BothElizabeth and Wyatt’s poems demonstrate the great capacity thatlove has to break and forge ties between individuals. Many of Wyatt’spoems have themes that revolve around love. For instance, in the poemnamed “My Heart I Gave Thee”, he talks about how he had given hislove to a lover and how the lover became unfaithful. He says thatbecause of love, he gave his heart away to the lover so that shecould protect it. He believed in the relationship that emanated fromthe love that he had for the lover. Out of love, a strong bond/tiewas created between the two and it drew them together. However, afterWyatt realizes the infidelity of his lover, the initial love changesand he becomes hopeless and bitter. An analysis of most of Wyattslove poems also indicate that he has given up of love after severalbad encounters. He quits attempting to be in love and instead pursuesother things he considers to be greater than love. For instance, inthe poem “Farewell, Love” he says that he has left issues of loveto young people to trouble themselves with them. He seeks to pursuefreedom, which he has discovered to be greater than love(Gradesaver.com, n.d). From such statements, it becomes clear thatlove has led Wyatt to destroy his tie with the lover. It has alsocaused him to give up completely on love together with anything thathas anything to do with it in order to pursue other things. His poemindicates that his attempts at love have always ended with himfeeling betrayed and hurt, something that always left him with anger.All cases in which he was betrayed chew away little bits of hisheart, leaving him incapable of loving or trusting anymore. It goeswithout saying that the party that betrayed him always damaged thetie that the two shared. As a result, betrayed love destroyed tiesbetween him and the party that betrayed him.

Anotherbond of love between people that Wyatt refers to, which destroys tiesis that between a king and his best companions. Such relationshipshave ended up with bitter reactions from the king towards theirconfidants and sometimes they have ended with the confidants beingpunished by death.

Thework of Elizabeth I is also full of instances where love forged anddestroyed ties between people. The first instance am going to discussis one involving many suitors that came to woe her when she was stillyoung. The suitors were drawn by love, but the manner in whichElizabeth treated them always destroyed any kind of tie that couldever exist between them. She says in the poem that she drove themharshly and without hesitation. Her work and the circumstances underwhich they were written helped to forge some ties that wouldotherwise have never existed. For instance, the two poems she writesto her sister Mary while under house arrest in Woodstick explains herinnocence, but at the same house gently complains of the unfairnessshe was being put under by her sister. These poems express her heartand the situations she was under to a point that she manages toconvince her sister, the queen of England of her innocence. Shemanages to forge new ties and repair broken ones. As queen, she usesher poems to forge ties with enemies as well as allies. QueenElizabeth I’s work in poetry continues even today to help inforging relationships between people. Many people today refer to themin various situations. I think that saying that Elizabeth I’s poemsstill live today is a true statement because even though the authordied many years ago, her work is still alive. It is still a majorpoint of reference in our societies today (Elizabeth, 2000).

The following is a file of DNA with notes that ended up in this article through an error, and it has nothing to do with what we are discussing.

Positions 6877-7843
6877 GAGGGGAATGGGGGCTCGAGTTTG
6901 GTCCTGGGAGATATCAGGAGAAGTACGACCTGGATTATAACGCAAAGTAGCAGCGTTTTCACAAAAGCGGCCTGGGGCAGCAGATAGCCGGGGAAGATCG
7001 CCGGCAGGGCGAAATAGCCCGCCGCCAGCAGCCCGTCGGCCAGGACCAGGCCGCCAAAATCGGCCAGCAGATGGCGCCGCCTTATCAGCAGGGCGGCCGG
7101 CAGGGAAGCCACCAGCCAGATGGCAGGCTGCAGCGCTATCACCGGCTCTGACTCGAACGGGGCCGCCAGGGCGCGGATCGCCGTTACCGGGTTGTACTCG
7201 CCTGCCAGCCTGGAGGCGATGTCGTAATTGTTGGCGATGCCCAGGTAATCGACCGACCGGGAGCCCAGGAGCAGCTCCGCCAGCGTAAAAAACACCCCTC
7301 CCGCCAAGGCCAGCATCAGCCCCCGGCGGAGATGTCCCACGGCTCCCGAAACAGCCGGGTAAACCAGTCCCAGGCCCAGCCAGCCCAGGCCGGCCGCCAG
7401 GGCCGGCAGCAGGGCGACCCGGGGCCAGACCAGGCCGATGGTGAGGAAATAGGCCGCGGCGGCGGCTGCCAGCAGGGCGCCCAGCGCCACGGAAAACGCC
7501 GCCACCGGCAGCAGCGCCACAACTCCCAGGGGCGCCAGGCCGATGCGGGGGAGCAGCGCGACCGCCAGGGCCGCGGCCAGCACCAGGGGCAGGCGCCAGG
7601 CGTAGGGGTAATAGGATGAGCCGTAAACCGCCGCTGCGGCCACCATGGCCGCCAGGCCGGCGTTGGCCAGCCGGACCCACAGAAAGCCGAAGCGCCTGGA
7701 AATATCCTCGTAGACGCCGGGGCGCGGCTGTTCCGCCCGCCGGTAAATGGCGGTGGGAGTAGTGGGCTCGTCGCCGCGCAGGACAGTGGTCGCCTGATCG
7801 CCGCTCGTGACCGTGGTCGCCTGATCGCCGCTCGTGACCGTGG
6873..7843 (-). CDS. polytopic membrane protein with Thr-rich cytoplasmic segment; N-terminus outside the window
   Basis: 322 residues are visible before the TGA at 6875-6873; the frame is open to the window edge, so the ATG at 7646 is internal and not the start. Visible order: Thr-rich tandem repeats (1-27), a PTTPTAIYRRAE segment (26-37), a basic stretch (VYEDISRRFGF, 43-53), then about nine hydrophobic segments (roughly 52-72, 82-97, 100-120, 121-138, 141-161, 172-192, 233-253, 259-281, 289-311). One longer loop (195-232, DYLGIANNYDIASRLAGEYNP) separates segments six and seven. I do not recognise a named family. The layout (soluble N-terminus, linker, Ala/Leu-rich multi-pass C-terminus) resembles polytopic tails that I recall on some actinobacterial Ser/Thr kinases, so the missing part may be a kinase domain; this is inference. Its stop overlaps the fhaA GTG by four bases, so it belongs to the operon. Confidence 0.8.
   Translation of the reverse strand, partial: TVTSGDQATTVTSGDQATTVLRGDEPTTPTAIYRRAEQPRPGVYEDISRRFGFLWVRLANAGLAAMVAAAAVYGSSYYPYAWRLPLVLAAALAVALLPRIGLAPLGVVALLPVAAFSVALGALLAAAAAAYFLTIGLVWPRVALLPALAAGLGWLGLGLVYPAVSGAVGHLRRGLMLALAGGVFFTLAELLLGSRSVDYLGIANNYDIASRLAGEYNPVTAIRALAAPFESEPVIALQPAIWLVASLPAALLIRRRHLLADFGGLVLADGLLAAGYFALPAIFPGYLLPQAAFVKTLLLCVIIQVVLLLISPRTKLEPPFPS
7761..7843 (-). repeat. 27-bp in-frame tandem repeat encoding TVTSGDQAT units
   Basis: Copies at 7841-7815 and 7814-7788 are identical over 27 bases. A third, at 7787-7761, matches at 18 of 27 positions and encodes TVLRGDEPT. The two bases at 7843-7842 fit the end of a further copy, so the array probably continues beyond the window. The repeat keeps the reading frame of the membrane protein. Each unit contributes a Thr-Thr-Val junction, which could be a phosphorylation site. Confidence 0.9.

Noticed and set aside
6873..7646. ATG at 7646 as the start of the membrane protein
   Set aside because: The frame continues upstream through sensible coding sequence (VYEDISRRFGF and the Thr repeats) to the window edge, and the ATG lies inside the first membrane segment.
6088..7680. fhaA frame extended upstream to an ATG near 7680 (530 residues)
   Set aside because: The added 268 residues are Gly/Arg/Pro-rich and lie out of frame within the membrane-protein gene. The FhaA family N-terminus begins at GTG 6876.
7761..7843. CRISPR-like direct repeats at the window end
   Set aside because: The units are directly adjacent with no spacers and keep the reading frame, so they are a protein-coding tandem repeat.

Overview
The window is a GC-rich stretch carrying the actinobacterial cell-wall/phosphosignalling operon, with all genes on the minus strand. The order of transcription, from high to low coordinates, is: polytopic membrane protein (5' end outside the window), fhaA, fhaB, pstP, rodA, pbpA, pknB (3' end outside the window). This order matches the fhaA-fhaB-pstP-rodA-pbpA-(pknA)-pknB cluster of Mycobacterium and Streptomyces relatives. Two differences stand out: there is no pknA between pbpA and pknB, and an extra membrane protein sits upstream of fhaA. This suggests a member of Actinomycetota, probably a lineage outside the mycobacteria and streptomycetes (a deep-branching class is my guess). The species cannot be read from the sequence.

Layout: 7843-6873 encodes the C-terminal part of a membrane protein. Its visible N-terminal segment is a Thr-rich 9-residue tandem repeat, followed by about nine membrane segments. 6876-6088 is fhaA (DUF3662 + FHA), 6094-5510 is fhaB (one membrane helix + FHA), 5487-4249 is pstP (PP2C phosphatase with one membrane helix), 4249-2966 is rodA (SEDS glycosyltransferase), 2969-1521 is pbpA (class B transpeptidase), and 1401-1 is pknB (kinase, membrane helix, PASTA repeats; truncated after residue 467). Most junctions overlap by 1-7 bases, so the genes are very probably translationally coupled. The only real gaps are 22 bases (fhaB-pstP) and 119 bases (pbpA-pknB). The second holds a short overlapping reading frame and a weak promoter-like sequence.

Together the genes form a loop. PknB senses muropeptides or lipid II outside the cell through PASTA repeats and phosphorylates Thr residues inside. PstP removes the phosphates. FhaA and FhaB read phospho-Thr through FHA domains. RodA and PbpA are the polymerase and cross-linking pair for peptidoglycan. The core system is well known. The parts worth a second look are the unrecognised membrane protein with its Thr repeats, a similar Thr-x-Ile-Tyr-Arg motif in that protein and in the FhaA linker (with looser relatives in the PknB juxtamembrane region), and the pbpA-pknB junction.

References

Baruch,E. H. (1974). Theme and Counterthemes in&quot Damon the Mower&quot.ComparativeLiterature,242-259.

ElizabethI : collected works / edited by Leah S. Marcus, Janel Mueller, andMary Beth

Fiddlywink.(2011). The Pain of Love Scorned in Andrew Marvell`s &quotDamon theMower&quot. accessed18/6/15fromhttp://www.studymode.com/essays/The-Pain-Of-Love-Scorned-In-869884.html

Gradesaver.(n.d). Sir Thomas Wyatt: Poems Summary and Analysis of `A Renouncingof Love (Farewell, Love)`. Accessed 20/6/15 fromhttp://www.gradesaver.com/collected-poems-of-sir-thomas-wyatt/study-guide/summary-a-renouncing-of-love-farewell-love

Marvell,A. (2015). Damon the Mower. accessed18/6/15from http://www.poetryfoundation.org/poem/177951

Mnemographia.(2010). translating January of Spenser’s Shepheardes&nbspCalender.Accessed18/6/15 fromhttps://archaeologiesensoria.wordpress.com/2010/01/28/translating-january-of-spensers-shepheardes-calender/

Morin,J. (2015).The Mower’sDemise in Andrew Marvell’s ‘‘The Mower’s Song’’. Accessed18/6/15 fromhttp://www.academia.edu/2446189/The_Mower_s_Demise_in_Andrew_Marvell_s_The_Mower_s_Song_

Peverett,M. (2013). Edmund Spenser,TheShepheardes Calender. Accessed18/6/15 fromhttp://intercapillaryspace.blogspot.co.uk/2013/10/edmund-spenser-shepheardes-calender.html

RoseChicago : University of Chicago Press, 2000, pp. 299-309.

Spenser,E. (2015). TheShepheardes Calender: January. Accessed18/6/15 from http://www.poetryfoundation.org/poem/238434

Steenkamp,J. (2011). The structure of Vergil`s Eclogues. In ActaClassica: Proceedings of the Classical Association of South Africa(Vol. 54, pp. 101-124). Sabinet Online.

Vanden Broeck, S. (2009). Foulmouthed Shepherds: Sexual Overtones As aSign of Urbanitas in Virgil’s Bucolica 2 and 3.

Virgil1. (2009). The Eclogues. accessed18/6/15from http://classics.mit.edu/Virgil/eclogue.2.ii.html

Virgil 2. (2015). The Ecloguesof Virgil Essay – Critical Essays. Accessed 18/6/15 fromhttp://www.enotes.com/topics/eclogues-virgil/critical-essays

Watkins,J. (1995). TheSpecter of Dido: Spenser and Virgilian Epic.Yale University Press.